Blindspotting the Carceral State

“A cage that allows someone to walk around inside of it is still a cage.”

Clint Smith III

Daveed Diggs and Rafael Casal (Photo courtesy of IndieWire.Com).

Daveed Diggs and Rafael Casal (Photo courtesy of IndieWire.Com).

It seems like Black suffering is on display everywhere. Slain Black folx retweeted onto my timeline (TL). Historic Black communities becoming inundated with juice bars and Whole Foods. It is hard to see the murder of Black folx and the erasure of Black communities. It is even harder to consider the ways in which those phenomena have become parts of everyday life for Black folx everywhere. There have been numerous articles pointing out media’s obsession with Black suffering (dubbed Black Trauma Porn), and Blindspotting does in fact center Black suffering. It is necessary that we all become more active in interrogating the role of trauma in art, and I see Blindspotting as an opportunity to do so. The characters being placed in traumatic situations provides me a nuanced vehicle to discuss really difficult topics. Yes, the Daveed Diggs and Rafael Casal penned film Blindspotting comes at a time when many of us are weary of these circumstances, but I had time today. I have to note, not everyone has to do the work of wading through traumatic imagery. Everyone should take care of themselves, but conversations on what actually constitutes self-care belong in another article. I simply can not do it justice now.

The film does a great job of capturing the realization that the criminalization, surveillance, and harassment of Black folx is relentless and nestled in a logic that refuses to acknowledge Black humanity. The plot of the film is set in Oakland, CA, home to many Black & Brown communities who are taking great efforts to preserve their cultures and communities  against the encroachment of tech bros. It primarily follows Collin Hoskins (Daveed Diggs), a formerly incarcerated person who has just days left on his probation period, and his friendship with Miles (Rafael Casal), a white boy with impulse control issues and hates gentrifiers. The interracial friendship of Collin and Miles brought many issues to the forefront of my consciousness. The two friends each navigate the social and political spaces of Oakland vastly differently, obviously because of their races.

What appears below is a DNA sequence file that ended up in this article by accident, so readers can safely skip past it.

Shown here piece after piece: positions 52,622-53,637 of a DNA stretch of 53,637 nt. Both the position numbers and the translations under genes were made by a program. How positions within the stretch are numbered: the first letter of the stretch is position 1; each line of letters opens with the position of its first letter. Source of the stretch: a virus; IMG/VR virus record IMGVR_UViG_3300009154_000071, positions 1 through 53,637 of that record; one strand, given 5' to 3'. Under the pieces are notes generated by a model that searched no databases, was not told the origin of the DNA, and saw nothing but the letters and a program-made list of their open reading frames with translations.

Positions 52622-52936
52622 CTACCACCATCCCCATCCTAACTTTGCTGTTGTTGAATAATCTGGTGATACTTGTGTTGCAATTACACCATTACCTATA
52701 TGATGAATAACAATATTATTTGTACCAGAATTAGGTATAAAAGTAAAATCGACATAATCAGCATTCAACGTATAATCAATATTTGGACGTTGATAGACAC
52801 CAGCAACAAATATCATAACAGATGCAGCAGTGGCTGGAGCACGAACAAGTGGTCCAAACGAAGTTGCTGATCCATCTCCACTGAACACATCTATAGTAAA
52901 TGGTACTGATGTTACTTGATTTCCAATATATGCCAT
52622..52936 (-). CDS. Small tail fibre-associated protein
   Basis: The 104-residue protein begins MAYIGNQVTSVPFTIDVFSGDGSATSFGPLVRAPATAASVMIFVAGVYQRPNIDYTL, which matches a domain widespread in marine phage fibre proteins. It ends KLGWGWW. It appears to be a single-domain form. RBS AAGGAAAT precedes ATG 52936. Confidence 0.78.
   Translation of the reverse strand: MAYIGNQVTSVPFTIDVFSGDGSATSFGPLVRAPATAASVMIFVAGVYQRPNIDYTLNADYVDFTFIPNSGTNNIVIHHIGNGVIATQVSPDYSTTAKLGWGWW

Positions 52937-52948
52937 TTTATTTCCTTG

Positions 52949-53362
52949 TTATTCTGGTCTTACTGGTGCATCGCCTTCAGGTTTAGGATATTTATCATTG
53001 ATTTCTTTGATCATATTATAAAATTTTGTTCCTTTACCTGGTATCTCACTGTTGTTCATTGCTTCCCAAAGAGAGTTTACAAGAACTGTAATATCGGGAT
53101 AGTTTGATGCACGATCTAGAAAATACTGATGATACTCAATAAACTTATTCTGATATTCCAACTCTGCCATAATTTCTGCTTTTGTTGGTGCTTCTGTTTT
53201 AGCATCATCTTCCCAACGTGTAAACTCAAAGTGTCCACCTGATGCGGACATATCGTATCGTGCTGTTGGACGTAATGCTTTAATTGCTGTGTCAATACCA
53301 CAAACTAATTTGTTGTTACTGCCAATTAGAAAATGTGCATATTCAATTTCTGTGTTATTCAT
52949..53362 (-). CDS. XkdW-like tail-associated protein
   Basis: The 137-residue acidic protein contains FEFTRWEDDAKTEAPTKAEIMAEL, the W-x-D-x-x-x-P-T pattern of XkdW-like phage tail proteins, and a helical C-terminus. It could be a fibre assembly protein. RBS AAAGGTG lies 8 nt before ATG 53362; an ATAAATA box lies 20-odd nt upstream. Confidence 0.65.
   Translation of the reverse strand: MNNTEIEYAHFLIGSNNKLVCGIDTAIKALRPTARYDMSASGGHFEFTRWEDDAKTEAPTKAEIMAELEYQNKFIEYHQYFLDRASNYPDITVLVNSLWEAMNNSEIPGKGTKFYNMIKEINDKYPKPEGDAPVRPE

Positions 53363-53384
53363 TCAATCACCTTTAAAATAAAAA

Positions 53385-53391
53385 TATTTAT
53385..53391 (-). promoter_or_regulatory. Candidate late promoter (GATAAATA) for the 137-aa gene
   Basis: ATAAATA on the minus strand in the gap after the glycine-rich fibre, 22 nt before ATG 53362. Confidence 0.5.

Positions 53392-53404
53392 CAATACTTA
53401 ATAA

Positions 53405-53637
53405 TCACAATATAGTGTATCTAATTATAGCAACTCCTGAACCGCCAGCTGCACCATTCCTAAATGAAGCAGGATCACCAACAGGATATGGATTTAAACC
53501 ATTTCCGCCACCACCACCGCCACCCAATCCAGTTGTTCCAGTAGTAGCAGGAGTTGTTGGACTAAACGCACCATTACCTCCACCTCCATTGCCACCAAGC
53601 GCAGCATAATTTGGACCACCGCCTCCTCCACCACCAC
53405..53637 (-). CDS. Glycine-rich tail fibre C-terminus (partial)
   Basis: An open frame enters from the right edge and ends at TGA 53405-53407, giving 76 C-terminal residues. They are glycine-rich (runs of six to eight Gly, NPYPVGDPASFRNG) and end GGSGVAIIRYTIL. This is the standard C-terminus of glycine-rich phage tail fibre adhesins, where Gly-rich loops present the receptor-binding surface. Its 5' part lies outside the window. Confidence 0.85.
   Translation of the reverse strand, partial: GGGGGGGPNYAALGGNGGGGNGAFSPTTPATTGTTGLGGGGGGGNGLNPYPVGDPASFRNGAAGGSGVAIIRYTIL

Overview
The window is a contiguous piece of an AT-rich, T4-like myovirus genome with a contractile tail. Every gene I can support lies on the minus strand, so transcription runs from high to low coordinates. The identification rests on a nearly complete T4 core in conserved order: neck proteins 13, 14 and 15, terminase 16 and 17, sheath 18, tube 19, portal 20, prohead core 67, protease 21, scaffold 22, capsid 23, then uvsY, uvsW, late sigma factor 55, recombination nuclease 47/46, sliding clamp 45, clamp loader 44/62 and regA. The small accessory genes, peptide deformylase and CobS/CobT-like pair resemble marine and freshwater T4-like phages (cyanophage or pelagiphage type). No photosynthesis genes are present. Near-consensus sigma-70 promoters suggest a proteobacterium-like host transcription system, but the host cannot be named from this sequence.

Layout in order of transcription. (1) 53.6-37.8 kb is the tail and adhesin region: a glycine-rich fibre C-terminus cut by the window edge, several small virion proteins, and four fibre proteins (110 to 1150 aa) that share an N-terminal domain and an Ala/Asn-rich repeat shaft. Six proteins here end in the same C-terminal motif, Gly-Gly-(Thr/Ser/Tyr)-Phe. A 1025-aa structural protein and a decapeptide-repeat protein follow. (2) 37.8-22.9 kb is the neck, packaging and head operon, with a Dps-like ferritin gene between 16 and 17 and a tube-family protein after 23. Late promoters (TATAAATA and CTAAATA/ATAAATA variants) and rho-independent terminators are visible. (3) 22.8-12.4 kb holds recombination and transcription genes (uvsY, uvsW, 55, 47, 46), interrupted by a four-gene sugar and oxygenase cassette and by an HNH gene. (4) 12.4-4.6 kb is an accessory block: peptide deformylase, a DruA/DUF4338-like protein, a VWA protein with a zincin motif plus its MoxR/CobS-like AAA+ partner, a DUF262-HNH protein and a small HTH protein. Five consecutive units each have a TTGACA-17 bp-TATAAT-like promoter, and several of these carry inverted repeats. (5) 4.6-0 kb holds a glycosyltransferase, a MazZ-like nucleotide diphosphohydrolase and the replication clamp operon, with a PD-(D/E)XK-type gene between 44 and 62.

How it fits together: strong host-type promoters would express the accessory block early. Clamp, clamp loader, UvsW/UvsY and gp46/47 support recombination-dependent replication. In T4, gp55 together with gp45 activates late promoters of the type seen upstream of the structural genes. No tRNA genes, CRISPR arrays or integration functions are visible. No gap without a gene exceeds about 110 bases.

Blackness has historically been criminalized, and criminalization followed by incarceration has often acted as a sort of social death. Throughout the movie we are reminded of the permanent status of Collin’s convictions and how this limits his ability to move freely in society. The movie counts down the final days of Collin’s probation, but on the final day I felt no relief from the tension that had been building since the film began. Instead, the viewing audience got the climax of a growing rift between Collin and Miles. As gentrifiers flowed in, Collin adapted and became more open to some of the changes that came with them, but Miles reacts negatively, and often violently.